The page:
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© Valérie Choumet
Mosquitoes were orally infected with the chikungunya virus. Midguts were dissected at day 5 post-infection, fixed and permeabilised. Virus is shown in red (anti-E2 protein, cyanine 3), the actin network in green (phalloidin 548) and nuclei in blue (DAPI).
Scientific Fields
Diseases
Organisms
Applications
Technique
Starting Date
01
Mar 2013
Ending Date
28
Feb 2018
Status
Ongoing
Members
3
Structures
2

About

Malaria parasite infection in humans has been called “the strongest known force for evolutionary selection in the recent history of the human genome”, and we hypothesize that a similar statement may apply to the mosquito vector, which is the definitive host of the malaria parasite. We previously discovered efficient malaria-resistance mechanisms in natural populations of the African malaria vector, Anopheles gambiae. The first aim of the proposed project will implement a novel genetic mapping design to systematically survey the mosquito population for common and rare genetic variants of strong effect against the human malaria parasite, Plasmodium falciparum. A product of the mapping design will be living mosquito families carrying the resistance loci. The second aim will use the segregating families to functionally dissect the underlying molecular mechanisms controlled by the loci, including determination of the pathogen specificity spectra of the host-defense traits. The third aim targets arbovirus transmission, where Anopheles mosquitoes transmit human malaria but not arboviruses such as Dengue and Chikungunya, even though the two mosquitoes bite the same people and are exposed to the same pathogens, often in malaria-arbovirus co-infections. We will use deep-sequencing to detect processing of the arbovirus dsRNA intermediates of replication produced by the RNAi pathway of the mosquitoes. The results will reveal important new information about differences in the efficiency and quality of the RNAi response between mosquitoes, which is likely to underlie at least part of the host specificity of arbovirus transmission. The last part of the project will make significant contributions to understanding malaria and arbovirus transmission, major global public health problems, will aid the development of a next generation of vector surveillance and control tools, and will produce a definitive description of the major genetic factors influencing host-pathogen interactions in mosquito immunity.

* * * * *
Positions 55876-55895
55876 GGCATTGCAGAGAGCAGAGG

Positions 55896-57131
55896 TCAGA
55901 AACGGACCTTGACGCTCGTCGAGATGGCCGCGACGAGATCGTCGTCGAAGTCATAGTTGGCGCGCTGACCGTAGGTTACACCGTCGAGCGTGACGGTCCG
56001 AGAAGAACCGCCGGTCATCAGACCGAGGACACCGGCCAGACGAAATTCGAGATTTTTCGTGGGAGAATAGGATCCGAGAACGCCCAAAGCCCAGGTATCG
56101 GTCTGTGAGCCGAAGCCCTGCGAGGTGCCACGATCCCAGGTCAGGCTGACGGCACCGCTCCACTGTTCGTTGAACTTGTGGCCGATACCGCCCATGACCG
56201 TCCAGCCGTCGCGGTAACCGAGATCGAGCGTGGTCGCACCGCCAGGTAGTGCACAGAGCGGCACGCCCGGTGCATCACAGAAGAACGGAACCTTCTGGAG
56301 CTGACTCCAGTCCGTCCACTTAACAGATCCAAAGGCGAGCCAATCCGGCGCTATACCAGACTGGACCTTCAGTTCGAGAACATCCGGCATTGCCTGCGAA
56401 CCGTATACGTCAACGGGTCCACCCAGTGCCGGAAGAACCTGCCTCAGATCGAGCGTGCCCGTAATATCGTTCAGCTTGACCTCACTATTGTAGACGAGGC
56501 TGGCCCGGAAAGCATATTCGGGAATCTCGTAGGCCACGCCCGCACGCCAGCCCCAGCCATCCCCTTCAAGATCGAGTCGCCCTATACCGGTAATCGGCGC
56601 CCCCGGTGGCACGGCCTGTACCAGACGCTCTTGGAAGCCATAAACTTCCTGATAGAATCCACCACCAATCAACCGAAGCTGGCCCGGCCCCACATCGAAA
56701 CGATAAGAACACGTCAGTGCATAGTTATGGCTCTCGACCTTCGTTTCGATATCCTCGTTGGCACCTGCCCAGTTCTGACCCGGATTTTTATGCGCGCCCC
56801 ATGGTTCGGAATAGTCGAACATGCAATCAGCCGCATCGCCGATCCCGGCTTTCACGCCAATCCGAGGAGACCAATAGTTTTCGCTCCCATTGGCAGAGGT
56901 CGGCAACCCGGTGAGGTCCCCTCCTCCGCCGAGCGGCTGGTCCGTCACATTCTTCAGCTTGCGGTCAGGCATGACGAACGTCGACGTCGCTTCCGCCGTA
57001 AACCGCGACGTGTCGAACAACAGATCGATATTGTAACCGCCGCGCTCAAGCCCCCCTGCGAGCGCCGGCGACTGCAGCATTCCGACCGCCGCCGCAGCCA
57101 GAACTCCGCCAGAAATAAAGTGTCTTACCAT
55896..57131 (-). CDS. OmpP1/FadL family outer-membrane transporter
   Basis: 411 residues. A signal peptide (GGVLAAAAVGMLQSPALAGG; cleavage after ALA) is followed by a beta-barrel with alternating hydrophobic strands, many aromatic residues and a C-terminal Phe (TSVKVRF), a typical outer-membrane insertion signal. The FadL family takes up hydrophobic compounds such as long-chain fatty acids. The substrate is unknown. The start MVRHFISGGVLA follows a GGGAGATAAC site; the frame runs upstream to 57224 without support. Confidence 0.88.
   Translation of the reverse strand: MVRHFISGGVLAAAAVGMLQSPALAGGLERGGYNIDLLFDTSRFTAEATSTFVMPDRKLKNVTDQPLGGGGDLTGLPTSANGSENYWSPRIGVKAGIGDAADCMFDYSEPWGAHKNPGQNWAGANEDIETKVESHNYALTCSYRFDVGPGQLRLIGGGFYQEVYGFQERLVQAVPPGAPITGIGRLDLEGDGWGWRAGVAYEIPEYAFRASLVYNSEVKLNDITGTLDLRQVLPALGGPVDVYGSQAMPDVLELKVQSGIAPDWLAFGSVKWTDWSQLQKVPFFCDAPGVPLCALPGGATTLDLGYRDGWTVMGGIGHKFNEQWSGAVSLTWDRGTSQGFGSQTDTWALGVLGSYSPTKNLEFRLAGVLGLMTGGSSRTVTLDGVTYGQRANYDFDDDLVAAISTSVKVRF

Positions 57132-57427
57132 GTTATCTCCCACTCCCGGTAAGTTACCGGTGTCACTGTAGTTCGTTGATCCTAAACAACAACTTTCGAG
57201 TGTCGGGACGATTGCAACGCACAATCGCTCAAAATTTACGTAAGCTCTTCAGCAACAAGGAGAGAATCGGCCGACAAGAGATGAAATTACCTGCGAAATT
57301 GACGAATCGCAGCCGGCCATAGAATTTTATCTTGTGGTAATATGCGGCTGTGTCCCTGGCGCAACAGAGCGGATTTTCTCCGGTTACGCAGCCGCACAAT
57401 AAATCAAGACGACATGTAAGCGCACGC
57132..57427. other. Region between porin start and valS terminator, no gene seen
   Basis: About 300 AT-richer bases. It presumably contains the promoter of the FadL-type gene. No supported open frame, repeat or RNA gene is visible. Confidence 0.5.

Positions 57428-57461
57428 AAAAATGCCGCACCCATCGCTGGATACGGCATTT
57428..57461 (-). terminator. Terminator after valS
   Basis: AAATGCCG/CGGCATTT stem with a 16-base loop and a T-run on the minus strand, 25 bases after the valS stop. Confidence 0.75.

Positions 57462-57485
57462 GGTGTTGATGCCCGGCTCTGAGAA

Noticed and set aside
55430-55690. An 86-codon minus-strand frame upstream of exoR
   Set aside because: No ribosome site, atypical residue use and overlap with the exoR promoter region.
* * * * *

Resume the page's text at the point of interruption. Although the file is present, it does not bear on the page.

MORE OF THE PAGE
Fundings